January 2021 Update – Hopewell Landmarks

The January updates on the Hopewell Valley History Project site included explorations of several historic Hopewell landmarks, through newly-contributed family photos and the History Project collections. There are also some new enhancements to the site, included extended Image Galleries, built-in Pan/Zoom for exploring images in the History Map, and a new Property Report viewer for information on specific properties. Plus a secret bonus experimental feature in the History Map.

By the numbers, we finished the month with 184 files in the Archives, including 80 documents and 104 maps and aerials. The Image Gallery now has 1761 files with new snapshots. The new Property Reports collection has 56 Site Survey reports and 9 Property Briefs. The Pamphlet Collection has 138 files in 7 categories for 3 towns. The interactive History Map includes 775 addresses with 102 historic places in Hopewell Borough. Please keep the materials coming!

Family Photos and Memorial Day Parades

New Memorial Day Parade photos courtesy of Peter Gantz provided more behind-the-scenes views from 1960, 1961, 1967, and 2005.

Snapshots in different directions from Lafayette and Blackwell Streets illustrate the development of the Methodist Church grounds, and show glimpses of the Chocolate Factory and Farm Co-Op buildings on Railroad Place.

Additional family photos from Alantha Carter provide views of buildings along Blackwell Avenue in the 1960s and 1970s, and Memorial Day Parades in 1969 and 1972 on East Broad Street.

Jeff McCandless also contributed a variety of images of Hopewell from the 1930s into the 1960s, including the Weart Store, Hart Avenue baseball field, school classes, and Memorial Day.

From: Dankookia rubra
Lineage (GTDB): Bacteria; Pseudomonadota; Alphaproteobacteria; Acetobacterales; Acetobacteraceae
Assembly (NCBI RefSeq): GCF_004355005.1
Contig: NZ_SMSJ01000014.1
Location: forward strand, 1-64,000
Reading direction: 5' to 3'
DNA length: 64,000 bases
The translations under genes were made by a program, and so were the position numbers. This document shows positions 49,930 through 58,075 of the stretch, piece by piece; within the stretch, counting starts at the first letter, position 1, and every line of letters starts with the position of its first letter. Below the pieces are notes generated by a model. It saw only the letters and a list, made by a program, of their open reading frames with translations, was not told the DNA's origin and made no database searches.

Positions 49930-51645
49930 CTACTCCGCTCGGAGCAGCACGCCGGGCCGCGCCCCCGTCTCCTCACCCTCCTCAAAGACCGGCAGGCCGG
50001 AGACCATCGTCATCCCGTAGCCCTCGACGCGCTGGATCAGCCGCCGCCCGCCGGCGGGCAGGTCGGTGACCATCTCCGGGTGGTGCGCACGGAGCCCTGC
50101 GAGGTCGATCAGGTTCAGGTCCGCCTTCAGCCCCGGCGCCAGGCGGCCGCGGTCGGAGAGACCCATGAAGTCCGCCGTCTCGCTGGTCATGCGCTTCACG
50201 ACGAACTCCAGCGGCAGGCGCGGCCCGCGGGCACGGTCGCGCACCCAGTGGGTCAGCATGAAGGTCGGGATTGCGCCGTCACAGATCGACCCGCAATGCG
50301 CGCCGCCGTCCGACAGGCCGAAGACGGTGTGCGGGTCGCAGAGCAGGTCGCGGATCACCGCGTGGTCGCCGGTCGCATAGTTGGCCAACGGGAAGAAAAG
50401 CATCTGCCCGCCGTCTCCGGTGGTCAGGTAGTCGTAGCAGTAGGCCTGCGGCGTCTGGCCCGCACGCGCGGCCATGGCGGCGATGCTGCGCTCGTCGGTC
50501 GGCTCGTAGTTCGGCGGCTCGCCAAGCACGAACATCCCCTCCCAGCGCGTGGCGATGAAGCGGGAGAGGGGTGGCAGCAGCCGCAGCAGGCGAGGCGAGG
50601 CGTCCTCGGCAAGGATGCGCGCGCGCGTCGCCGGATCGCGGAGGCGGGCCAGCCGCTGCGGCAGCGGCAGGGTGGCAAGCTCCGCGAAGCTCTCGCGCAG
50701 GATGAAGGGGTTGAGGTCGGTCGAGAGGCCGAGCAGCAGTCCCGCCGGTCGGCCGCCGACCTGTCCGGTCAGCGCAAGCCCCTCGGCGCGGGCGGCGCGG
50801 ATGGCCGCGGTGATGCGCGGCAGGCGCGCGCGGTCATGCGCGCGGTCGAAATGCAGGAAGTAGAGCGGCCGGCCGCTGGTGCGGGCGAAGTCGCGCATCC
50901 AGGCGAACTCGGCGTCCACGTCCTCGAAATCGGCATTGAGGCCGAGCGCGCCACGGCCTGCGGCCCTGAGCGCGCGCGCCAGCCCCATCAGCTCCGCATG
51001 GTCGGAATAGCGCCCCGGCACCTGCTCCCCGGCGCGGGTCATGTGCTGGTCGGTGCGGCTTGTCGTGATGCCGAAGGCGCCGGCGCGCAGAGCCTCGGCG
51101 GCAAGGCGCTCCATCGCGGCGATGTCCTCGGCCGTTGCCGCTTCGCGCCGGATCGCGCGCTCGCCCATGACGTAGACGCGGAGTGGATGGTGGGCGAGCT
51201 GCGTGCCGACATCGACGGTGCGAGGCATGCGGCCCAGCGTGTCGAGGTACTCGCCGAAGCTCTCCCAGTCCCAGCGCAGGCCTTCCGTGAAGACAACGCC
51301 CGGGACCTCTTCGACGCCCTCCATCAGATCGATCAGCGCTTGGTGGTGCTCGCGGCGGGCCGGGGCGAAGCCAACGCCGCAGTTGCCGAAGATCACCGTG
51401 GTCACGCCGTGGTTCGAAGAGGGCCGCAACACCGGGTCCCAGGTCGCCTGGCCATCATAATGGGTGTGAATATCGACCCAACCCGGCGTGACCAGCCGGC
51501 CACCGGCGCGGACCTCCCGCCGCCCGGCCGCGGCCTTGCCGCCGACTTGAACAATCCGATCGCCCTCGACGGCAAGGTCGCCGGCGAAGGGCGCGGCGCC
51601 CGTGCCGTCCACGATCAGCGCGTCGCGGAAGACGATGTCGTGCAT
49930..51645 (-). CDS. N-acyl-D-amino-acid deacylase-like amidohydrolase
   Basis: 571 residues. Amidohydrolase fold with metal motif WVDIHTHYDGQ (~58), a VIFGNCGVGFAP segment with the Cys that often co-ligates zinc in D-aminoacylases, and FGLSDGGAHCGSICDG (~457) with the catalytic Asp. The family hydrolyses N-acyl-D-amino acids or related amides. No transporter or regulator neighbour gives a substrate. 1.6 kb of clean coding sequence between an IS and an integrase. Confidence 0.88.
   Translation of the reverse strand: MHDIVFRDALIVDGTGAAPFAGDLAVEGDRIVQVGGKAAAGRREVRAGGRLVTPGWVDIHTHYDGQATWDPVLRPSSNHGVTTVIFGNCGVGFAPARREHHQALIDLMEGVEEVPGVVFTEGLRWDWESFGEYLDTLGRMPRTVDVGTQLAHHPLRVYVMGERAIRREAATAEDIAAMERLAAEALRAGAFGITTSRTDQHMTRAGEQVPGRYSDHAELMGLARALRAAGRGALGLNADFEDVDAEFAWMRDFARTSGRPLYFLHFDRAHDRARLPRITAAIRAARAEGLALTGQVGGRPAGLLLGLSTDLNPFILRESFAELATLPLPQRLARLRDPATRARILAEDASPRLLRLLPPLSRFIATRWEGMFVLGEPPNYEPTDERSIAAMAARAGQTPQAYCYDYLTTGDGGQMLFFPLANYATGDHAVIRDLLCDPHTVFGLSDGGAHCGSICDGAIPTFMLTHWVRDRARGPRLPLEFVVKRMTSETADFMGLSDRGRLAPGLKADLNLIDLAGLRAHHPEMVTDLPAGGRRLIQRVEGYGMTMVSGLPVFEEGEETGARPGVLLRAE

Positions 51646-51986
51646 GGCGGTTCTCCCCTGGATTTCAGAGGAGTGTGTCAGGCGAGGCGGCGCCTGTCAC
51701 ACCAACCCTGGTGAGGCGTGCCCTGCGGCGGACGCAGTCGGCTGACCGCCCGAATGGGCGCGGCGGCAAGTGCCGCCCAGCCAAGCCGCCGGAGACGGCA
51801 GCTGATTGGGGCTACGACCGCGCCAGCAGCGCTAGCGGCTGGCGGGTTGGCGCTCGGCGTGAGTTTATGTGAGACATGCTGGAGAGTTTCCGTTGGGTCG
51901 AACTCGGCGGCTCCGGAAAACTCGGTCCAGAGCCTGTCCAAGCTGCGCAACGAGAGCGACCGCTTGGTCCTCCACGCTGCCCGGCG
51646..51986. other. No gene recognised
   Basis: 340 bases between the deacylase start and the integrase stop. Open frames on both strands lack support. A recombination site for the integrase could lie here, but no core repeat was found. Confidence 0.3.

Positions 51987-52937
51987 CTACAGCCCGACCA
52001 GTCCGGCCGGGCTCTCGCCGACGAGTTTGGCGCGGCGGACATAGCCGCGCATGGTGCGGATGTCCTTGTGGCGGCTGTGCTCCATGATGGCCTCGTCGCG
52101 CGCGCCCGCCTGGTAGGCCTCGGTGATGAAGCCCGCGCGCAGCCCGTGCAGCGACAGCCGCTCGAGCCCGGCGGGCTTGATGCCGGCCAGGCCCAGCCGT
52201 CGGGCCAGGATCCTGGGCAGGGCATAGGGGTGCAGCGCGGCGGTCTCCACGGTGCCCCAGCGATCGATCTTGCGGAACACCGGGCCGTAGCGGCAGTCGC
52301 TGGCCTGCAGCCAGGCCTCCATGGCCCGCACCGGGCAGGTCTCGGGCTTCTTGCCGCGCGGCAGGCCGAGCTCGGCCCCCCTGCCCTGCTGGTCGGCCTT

Image Gallery Albums

In order to accommodate the growth in contributed family photos of historic interest, the Image Gallery was updated to add new snapshot albums.

The HwBoro album still contains the primary images focused on properties, organized by address and date (as also displayed in the Hopewell History Map). The new HwBoro-Snapshots sub-album then contains selected family snapshots that also show these properties (also by address and date), but more in the background and from different angles.

The HwBoro-Town album then contains images of events around town (i.e. not associated with one specific property), organized by date and the event (graduation, snowstorms, etc.). And the HwBoro-Memorial-Parade sub-album contains images of Memorial Day activities and events, organized by year and contributor/collection. It also includes document files describing the collections from each contributor.

Hopewell Carnival 1939

The fascinating Hopewell Carnival 1939 Snowman image courtesy of Bill Frenchu provided the opportunity to explore the story of Firemen’s Carnivals in Hopewell Borough, and to analyze the location of the photo and the view north from Hopewell in the background – with railroad tracks, roads, a couple early houses, and the farm on the hill.